This week, YouTube announced that they will begin rewarding creators who reach a million subscribers with a big gold-plated “play” button, much like the music industry’s gold record. That bit of news, delivered at the opening day of the third annual VidCon in Anaheim, was one obvious indication that the seven-year-old video uploading platform has graduated from cultural phenomenon to monstrously influential media institution, like the old models it’s crowding out.
While a small parade of YouTube developers rolled out upgrades to the service (including creator dashboards, a search for the site’s “Next Comic” and huge new soundstages for videomakers to share in London, L.A. and Tokyo), the focus of this year’s video enthusiasts’ conference – with 8,000 attendees, up drastically from the first year’s thousand or so – was, naturally, on the content providers. “Congratulations – you started a revolution!” said one presenter during the keynote address, after asking for a show of hands of audience members who have their own YouTube channels. “Now don’t fuck it up.”
At various performances and panel discussions, YouTube stars as diverse as hip-hop sensation DeStorm Power (who has more subscribers than Chris Brown and Usher combined), the amusing duo Rhett & Link and Dane Boe, creator of the Annoying Orange, saluted the power of the video community. Online video is “not something you look at but participate in,” said John Green, the novelist and vlogger who co-founded VidCon with his brother, the science-geek songwriter Hank Green. When they took the arena mainstage on Friday morning to introduce the first round of performers, Hank carried a video camera to shoot the sea of cameras pointed back at him.
Attendees ran the YouTuber gamut, from packs of schoolboys with windswept hair and girls with fuzzy animal hats to people dressed like Waldo or the Green Lantern or in grown-up-sized footie pajamas. “Two years ago, we were kinda kids – what are we gonna be when we grow up?” recalled Jim Louderback, a new-media guru old enough to be most of the badge-holders’ father.
Talk ranged from the frivolous – stunt comedian Mark Malkoff explaining how he lived on a plane for 135 consecutive flights and getting an audience of hundreds to shout “Hi Bill!” into Bill Murray’s voicemail – to the political. Michael Weinberg, a lawyer for the congressional lobbying group Public Knowledge, asked for help petitioning lawmakers to stop siding with the old-media heavyweights.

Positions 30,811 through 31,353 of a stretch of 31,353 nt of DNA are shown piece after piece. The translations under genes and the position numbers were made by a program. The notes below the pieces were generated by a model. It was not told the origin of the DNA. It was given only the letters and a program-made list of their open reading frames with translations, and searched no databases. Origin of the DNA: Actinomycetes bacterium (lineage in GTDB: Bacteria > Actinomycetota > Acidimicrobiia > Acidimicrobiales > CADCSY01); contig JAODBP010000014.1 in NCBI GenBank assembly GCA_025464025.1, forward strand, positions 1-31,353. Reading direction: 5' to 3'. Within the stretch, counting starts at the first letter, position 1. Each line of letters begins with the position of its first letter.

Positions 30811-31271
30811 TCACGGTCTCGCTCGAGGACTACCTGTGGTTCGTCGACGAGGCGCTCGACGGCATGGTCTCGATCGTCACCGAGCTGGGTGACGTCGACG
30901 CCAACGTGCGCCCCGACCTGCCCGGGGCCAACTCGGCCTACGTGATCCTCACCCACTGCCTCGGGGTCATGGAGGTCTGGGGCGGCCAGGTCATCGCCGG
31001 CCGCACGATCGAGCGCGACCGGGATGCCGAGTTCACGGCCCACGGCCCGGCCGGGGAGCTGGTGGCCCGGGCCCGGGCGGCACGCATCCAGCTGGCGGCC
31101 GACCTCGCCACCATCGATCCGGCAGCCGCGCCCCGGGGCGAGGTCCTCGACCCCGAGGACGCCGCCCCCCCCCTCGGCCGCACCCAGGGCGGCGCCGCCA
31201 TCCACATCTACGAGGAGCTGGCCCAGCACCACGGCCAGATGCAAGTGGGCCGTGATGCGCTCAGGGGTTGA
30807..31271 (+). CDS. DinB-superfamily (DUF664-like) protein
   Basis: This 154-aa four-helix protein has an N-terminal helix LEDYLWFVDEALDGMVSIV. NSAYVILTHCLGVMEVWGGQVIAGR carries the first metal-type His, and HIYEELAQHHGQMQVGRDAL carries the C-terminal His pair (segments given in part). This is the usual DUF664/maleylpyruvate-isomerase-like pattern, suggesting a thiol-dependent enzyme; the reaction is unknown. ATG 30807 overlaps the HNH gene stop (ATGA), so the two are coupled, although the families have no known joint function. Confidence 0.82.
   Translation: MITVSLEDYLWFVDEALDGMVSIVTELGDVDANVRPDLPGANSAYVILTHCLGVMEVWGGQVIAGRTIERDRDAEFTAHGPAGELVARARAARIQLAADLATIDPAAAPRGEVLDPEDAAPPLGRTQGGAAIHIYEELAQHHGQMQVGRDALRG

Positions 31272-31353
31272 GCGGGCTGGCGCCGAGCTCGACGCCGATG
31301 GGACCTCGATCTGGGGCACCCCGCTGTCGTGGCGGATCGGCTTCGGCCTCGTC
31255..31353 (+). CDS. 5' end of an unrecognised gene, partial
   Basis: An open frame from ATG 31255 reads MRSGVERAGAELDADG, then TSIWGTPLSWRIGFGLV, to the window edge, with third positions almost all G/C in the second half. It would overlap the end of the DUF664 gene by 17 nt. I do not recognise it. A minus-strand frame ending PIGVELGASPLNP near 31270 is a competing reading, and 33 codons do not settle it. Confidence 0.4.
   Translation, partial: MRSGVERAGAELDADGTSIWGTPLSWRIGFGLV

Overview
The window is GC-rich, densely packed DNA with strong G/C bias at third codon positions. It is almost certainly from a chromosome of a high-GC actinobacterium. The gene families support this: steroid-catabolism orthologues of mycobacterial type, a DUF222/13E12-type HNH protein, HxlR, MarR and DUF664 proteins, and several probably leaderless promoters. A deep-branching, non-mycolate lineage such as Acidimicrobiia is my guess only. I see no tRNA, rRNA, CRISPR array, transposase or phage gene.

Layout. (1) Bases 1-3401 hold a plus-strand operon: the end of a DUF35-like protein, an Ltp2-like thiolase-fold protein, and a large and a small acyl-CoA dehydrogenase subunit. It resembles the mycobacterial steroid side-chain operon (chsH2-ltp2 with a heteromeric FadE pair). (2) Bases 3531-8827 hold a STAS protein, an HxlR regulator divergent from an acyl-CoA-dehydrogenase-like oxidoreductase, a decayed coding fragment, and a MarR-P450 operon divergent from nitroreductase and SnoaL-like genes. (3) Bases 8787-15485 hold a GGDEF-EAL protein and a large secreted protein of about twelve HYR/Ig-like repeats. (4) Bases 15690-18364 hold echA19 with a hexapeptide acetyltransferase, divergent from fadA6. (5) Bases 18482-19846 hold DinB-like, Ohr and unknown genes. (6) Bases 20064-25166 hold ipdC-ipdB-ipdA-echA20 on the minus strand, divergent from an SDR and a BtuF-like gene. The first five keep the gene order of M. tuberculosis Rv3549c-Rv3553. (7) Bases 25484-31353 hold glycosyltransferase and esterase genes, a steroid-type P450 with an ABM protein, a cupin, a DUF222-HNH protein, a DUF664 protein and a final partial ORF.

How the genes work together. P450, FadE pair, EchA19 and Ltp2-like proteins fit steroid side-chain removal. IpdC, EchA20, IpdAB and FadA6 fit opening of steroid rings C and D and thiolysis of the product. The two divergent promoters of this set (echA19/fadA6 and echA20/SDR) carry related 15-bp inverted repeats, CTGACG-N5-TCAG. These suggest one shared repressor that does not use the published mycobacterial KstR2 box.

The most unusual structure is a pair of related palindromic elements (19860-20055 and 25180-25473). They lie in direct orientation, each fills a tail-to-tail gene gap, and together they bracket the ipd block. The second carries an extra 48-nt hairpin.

“We’re trying to get to the point where people in their living rooms think of YouTube as something they tune into instead of channels 4 and 5,” said Shishir Mehrotra, one presenter from the YouTube battalion. They’re nearly there: the site’s revenue per viewership hour, they claim, is now higher than cable television’s, an “awesome tipping point.”
On Friday, 21-year-old Monique Danser from nearby Newport Beach waited in a long line to have Hank and John – the Vlogbrothers – sign her posters (“Keep Calm and DFTBA” – Don’t Forget to Be Awesome). A senior lit major at Occidental College, she was with her 19-year-old sister Nicole, who is studying environmental science and biology. “We love the sibling relationship,” Monique said of the Green brothers, the ubiquitous (if profusely humble) stars of the conference. “We definitely relate to their dynamic.”
Danser, wearing a vintage dress that set her apart from the T-shirted mob, said she used to have a vlog “about nothing,” and now she is about to launch a new video series in which she’ll chronicle her attempt to tackle a list of the 100 great American novels of the last century or so. She singled out Ze Frank, the online pioneer credited with creating the template for the conversational vlog, as a personal favorite: “He makes these consistently awesome, profound videos,” she said. “In three minutes, he’ll have me thinking about something all day.”
Ze Frank was a special guest of the Green brothers on the arena mainstage, where he proselytized about how best to “do you” on YouTube. When he asked someone in the audience for a cue and got the word “pineapple,” he free-associated until he arrived at an observation about his halting relationship with his stepfather.
“Release the excitement,” he advised his fellow video obsessives. If you feel strongly about something – whether that’s your cat (yes, there were plenty of cat jokes), a trick shot on the basketball court or the way the word “pineapple” makes you think of your stepfather – let it out. The camera doesn’t lie, as a generation born with one in their hands is well aware.